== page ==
In The Mommy Zone Column

In The Mommy Zone

     Today is my oldest son’s birthday. I can’t believe that so many years have flown by.

     In my mind’s eye, I can still see his fuzzy, rotund head, feverishly counting his miniature fingers and toes as I spy him for the first time moments after birth. He lay in a miniscule plastic cubicle next to my hospital bed, facing away, hazily recuperating from a rather traumatic birth. My husband whispers a faint, but heartfelt, introduction to our tiny infant and in response, he musters the sheer strength and determination to turn his heavy newborn head a full 180 degrees to curiously greet his father with enormous blue slate eyes. His curiosity has never waned from those first few minutes of life.

     The memories keep flashing as I remember his first smile, his first words, and his first steps. I still relish in the moments when his youthful, chunky arms stretched towards me for strength and stability.

     I was front and center at every Cub Scout Pinewood Derby, football game, band concert, wrestling match, and cross country meet. I thrilled at his missing teeth, his scrawling artwork pasting the refrigerator door, his sports trophies and medals, and his curly strawberry-blonde hair. I was his first dance partner and his first date.

    Some of my proudest moments surround his Eagle Court of Honor and his high school graduation. I can’t help but smile as I remember helping him move into his college dorm room. Time has tick-tocked away at truly an accelerated pace.

     Memories of him spill into the corners of my mind, soaked with richness and fulfillment. It has been my privilege to be his mother, feverishly supporting him year after year, backstage in the wings of his live performance on this stage we call life.

     But, I am not able to be with him on his special day this year. He must celebrate without me. Nevertheless, there is some solace in the fact that I’m not entirely alone. There are many mothers like me in similar situations. I’m not the only one pining in this heavyhearted scenario.

     It is my son’s 20th birthday today and he is coming upon his one-year anniversary of serving in the field as a full-time L.D.S. missionary. His goodness and curiosity is gracing another place and time at this poignant moment. This momentous occasion must come and go without me.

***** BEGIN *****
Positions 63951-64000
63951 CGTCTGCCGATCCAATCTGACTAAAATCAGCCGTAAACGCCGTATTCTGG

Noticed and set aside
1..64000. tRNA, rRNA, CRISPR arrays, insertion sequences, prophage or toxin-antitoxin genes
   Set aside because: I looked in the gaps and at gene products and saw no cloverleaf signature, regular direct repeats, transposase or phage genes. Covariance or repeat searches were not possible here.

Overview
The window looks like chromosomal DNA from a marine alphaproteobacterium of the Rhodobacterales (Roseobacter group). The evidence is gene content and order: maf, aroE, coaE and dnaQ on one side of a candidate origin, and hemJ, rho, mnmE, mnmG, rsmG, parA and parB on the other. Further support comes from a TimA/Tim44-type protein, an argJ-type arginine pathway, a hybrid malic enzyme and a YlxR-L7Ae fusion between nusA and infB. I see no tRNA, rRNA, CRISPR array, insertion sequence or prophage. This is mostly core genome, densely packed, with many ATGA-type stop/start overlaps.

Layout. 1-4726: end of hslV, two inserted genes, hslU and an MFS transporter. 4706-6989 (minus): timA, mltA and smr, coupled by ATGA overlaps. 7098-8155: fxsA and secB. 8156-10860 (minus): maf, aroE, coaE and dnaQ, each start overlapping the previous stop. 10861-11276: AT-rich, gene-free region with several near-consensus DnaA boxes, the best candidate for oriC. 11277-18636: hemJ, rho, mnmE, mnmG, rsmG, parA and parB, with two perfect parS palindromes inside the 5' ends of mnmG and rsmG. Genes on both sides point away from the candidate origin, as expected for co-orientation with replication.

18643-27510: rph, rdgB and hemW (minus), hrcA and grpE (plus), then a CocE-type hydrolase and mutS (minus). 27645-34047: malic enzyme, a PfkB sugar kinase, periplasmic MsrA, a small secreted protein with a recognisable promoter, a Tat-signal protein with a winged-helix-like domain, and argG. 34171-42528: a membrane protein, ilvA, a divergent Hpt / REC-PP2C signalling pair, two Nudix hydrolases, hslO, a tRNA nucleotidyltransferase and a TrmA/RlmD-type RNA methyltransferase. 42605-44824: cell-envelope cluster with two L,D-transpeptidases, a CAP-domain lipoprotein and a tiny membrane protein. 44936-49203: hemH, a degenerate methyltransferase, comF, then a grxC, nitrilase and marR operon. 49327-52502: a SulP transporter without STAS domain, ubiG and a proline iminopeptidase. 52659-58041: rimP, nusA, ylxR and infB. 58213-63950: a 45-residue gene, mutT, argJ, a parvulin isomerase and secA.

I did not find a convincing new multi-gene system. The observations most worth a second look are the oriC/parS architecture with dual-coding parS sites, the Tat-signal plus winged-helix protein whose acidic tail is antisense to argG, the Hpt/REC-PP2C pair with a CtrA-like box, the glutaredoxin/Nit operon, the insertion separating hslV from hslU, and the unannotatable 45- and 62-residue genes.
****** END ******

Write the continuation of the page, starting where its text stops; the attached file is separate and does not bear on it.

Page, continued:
Twenty years ago today, we forged a special bond as mother and son. Twenty years have now passed and gone and that link has evolved into a treasured and precious connection, even though we are miles apart.

     Today, I can’t reach across the distance to give him a hearty birthday hug. I can’t sing our twisted family version of “Happy Birthday” to my missionary, nor bake him his favorite dinner and dessert as I have done for the past 19 years. I can’t even speak to him.

     But, it’s OK, it’s how it’s supposed to be. Mothers worldwide have spent years apart from their missionaries, funneling sincere birthday wishes across the miles in many lands and in many tongues for many years.

     Nonetheless, today it’s my turn to whisper faint, heartfelt wishes of birthday happiness and health, in my own earnest fashion, and send them scurrying towards my son. I hope he takes a moment to listen.

     I must admit, it’s bittersweet to be separated this year. I am a bit melancholy, but in all actuality, there is nowhere else that I would rather him spend this milestone birthday than serving a mission. It’s one of the most precious presents he will ever receive.

The Beehive

The Arizona Beehive is a complementary East Phoenix Valley LDS lifestyle and living publication, published six times a year, featuring content on people to meet, places to explore, events to attend and businesses to patronize.